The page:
History of Lunacy

Don't ask me why or how, but I tripped across the document above while perusing the Oregon Archive website and its "Echoes of Oregon" curriculum. Here's a transcript:

This is to certify that on the 17th day of April 1845, I offered at public vendue, the Boarding, clothing, and keeping of a Lunatic, named Eli Smith, for the term of one year, to the lowest bidder, who was Andrew Hembrie, at three hundred and sixty five dollars- who thereupon entered into bond and gave security to the people of Oregon in the sum of six hundred dollars to comply with and fulfil the requisitions, which recognizance is now in the hands of the present Justice of the Peace for the County of Clackamas- Wm P Dougherty,
Fred Priggs
Justice of the Peace
Back in old-timey-time, you see, they didn't have the kind of social services we take for granted in our enlightened modern age. Nonetheless, the provisional government in 1845 did recognize that society has some responsibility for providing a safety net; accordingly it budgeted for the care of the insane, though that did not stop it from looking for a bargain. In 1845, after declaring a person insane, a justice of the peace could conduct an auction seeking the best deal on caring for that person. The lowest bidder would then be paid to provide room, board, and clothing for the lunatic. In this particular case, a kindly farmer in Yamhill received $1.00 a day to care for crazy Eli Smith for a year, but only after putting up a bond to guarantee that he'd not keep Eli chained up in a closet and feed him cat food.

My first thought was, "Sounds like the makings of a great sit-com." Much to my surprise, I discovered the following theater review while researching this story:

Oregon Spectator (20 May, 1848)
--Barnaby McScrivener, Theatre Critic

The Play's the Thing in Yamhill County

Much mirth and merriment abounded at Howe’s Tavern on Thursday, the 18th of May, 1848, upon the premiere exhibition of “That’s My Nutcase!” the comedic play which the Yamhill Players Theatrical Company has described as a “situational comedy to be presented in serial fashion.”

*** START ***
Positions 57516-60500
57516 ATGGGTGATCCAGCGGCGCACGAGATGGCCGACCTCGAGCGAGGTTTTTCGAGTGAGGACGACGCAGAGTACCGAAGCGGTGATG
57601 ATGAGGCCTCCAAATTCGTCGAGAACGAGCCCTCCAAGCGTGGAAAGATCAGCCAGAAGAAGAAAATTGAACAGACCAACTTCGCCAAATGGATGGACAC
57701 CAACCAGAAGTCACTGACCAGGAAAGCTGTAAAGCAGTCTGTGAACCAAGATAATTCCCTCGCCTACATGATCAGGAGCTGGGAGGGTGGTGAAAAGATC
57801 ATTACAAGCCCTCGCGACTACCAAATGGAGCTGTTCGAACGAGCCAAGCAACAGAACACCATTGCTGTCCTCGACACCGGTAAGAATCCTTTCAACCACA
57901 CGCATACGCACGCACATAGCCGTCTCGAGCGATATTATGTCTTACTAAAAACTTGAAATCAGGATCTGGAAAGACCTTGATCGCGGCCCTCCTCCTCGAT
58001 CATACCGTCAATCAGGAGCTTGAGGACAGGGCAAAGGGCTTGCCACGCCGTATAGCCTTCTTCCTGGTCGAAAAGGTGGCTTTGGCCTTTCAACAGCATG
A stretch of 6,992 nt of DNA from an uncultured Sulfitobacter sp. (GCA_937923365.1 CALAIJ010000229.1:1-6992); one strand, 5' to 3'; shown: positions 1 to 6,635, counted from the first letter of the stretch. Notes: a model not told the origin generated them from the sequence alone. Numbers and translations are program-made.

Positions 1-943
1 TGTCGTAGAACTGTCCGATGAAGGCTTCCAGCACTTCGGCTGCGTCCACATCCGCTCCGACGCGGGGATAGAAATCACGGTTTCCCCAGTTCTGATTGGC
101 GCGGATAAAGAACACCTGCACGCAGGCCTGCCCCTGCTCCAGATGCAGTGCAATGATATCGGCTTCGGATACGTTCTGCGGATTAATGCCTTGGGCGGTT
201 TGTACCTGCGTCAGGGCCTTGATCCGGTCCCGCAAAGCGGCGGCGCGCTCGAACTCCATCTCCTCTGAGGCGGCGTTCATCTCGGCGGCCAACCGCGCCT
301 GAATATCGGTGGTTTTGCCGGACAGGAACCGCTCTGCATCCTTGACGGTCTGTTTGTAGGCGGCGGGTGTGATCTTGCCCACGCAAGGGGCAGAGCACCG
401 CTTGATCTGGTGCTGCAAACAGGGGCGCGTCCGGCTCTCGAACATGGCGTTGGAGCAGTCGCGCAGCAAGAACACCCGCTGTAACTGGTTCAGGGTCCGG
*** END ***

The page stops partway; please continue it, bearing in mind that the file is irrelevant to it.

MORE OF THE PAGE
“That’s My Nutcase” is a charming stage spectacle that relates the woeful tale of Olaf Sandersen, a bachelor farmer who takes in a boarder, the hapless Eli Murff--a fellow beset with the misfortune of being a declared Lunatic. Madcap misadventures ensue as the mismatched duo is thrust into Preposterous peril and Contretemps. Not wanting to spoil the delightful surprises that transpire over four acts, this author will only report that all is resolved by the closing of the curtain and the commencement of copious Applause and Hooting.

Before partaking of the evening’s drama, I had the pleasure of conversing with Artistic Impresario of the Yamhill Players, Augustus Glauer, accompanied by his business Partner, Antoine LeFlute. (A young man with artistic flair, jovial vivacity and a preternatural physique, LeFlute is credited with designing the Production’s fetching costumes).

In addition to being business partners, Glauer and LeFlute have shared an abode above Fletcher’s Feedstore since arriving in the Oregon Territory last year. When this writer remarked about the open, airy accommodations, Glower said, “We have taken to calling our home ‘the loft’ in honor of the rustic simplicity of the hay barns of our youth.” Simplicity indeed, me thought, noting the contrast between the rough-hewn oaken beams and the fine silk embroidery of the Japonaisse kimona draping LeFlute’s torso as he prepared a pot of tea concocted from dried huckleberries and what appeared to be twigs.

As Glauer informed this writer, “We will be unveiling our staged story in an episodic fashion, with new plot developments unfolding in ways that will surprise and amaze the audience with each new week’s revelations.” LeFlute added, “If we are so fortunate to be blessed with success, Thursday evenings will become a ‘must see’ night for attending the theatre in Yamhill County.”

Despite the pair’s effort to bring high culture to the wilds of the Oregon Territory, this writer would be remiss if he did not report that some Patrons were witnessed departing the inaugural performance in a state of intemperance and degradation more fitting of the depraved boulevards of Oregon City than the bucolic idyll of Yamhill. The fairer sex may wish to use caution.


Unknown said...

Who says history's dull? Thank you for unearthing these vital documents! And now that the End of the Trail Interpretive Center is back in business in Oregon City, perhaps one of our fine local performance troupes -- Sojourn, or Hand2Mouth, or maybe Tears of Joy -- could quilt together a vivid historical reenactment for the edification of our young, who are of course the future of our nation and shall need something to idle away their time once the school year has been successfully whittled away to a single week between Thanksgiving and Christmas (herewith to be known as "winter-through-fall break"). The project could be funded by a grant from the Oregon Cultural Trust, that AAA grade, solid-as-the-sands-of-the-Sahara economic fortress.

MightyToyCannon said...

I've got some more Oregon history on its way in future post!